When you’re in those early stages of setting up your business, it’s important to get your head around some of the major decisions that could impact the future of your business. One of these big choices in the start-up phase of your business is deciding which kind of structure to go with.
We are here to help provide a simple overview of some of the main differences between a sole trader and a company business structures.
If you’re not set on which way to set up your business it may be wise to have a chat to a business professional first. They can share their pearls of wisdom on what kind of structure is going to work best for you and your business.
Sole trader business structure explained
There are various types of business structures across the globe and believe it or not the humble sole trader is said to be one of the simpler business structures to understand. A sole trade business is ran by one person who is legally responsible for looking after all of the business affairs and issues.
A sole trader structure means you are the owner and are held accountable for all the profits and losses of the business which are recorded in your personal income tax return.
This also means that you are accountable for paying any liabilities of the business too. If your sole trader business was to default on any financial obligations, as the owner you would be personally responsible.
There are a lot of attractive reasons why business owners select the sole trader business structure, mainly because it involves low costs and is a flexible kind of business set up.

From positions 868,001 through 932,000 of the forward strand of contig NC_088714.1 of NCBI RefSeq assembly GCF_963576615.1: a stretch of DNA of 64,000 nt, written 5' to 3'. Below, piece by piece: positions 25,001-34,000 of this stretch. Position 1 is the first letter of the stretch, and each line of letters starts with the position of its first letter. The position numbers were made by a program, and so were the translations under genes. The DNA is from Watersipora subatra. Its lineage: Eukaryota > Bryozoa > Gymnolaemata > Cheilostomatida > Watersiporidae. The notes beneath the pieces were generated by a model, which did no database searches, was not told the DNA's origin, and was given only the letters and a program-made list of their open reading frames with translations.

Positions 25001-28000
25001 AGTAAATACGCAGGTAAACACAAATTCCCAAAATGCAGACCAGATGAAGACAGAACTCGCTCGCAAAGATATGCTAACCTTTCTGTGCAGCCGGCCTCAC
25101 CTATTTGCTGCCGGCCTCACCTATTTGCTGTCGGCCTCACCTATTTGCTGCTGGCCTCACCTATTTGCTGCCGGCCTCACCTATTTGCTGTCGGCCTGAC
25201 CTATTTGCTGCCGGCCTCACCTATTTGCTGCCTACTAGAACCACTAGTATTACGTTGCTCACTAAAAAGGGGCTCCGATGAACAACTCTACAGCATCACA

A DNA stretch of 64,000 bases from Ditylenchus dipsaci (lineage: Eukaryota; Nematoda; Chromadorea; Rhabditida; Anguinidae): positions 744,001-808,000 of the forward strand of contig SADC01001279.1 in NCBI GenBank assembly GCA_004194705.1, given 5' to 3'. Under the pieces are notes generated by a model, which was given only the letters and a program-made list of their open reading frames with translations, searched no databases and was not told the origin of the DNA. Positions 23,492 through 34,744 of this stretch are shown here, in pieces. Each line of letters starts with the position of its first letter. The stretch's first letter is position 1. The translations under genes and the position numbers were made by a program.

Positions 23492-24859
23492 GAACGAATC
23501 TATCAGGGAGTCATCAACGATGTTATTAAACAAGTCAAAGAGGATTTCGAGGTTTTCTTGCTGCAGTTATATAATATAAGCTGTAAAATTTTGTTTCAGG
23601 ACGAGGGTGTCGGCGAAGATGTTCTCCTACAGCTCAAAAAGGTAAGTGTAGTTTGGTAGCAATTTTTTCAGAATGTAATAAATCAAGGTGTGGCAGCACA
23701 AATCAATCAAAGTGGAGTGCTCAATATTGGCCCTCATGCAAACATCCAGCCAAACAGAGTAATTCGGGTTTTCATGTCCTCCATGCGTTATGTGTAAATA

Company business structure explained
A company is a legal entity which also involves additional reporting requirements, it is set up with directors who run the business and is owned by its shareholders. While there is some added protection for assets, the directors of your business can still be held legally liable for their actions and any debts/liabilities of the company.
In comparison to a sole trader business structure, a company is likely to have higher establishment and administration costs
Companies are also regulated by the Australian Securities & Investments Commission (ASIC).
What are some of the main differences between a sole trader and company business structure?
When it comes to making the big calls and choices about the business there’s a big difference between these two structures. A sole trader (the business owner), as the name suggests is the sole and only one responsible for making decisions about the business.
For companies there are a few more cooks in the kitchen at decision time. The shareholders appoint directors to make the main business decisions. The company constitution sets out the directors’ key duties and other duties in the Corporations Act and general law.
The set-up process
As a sole trader one of the first things, you need to do to get the ball rolling is get your Australian Business Number (ABN) sorted. The next step (unless you are planning to trade under your own name) involves registering a business name.
The process for setting up a company involves a few more steps. You will require an Australian Company Number (ACN) as well as an ABN. To receive your ACN, you must register your company with the Australian Securities and Investments Commission (ASIC).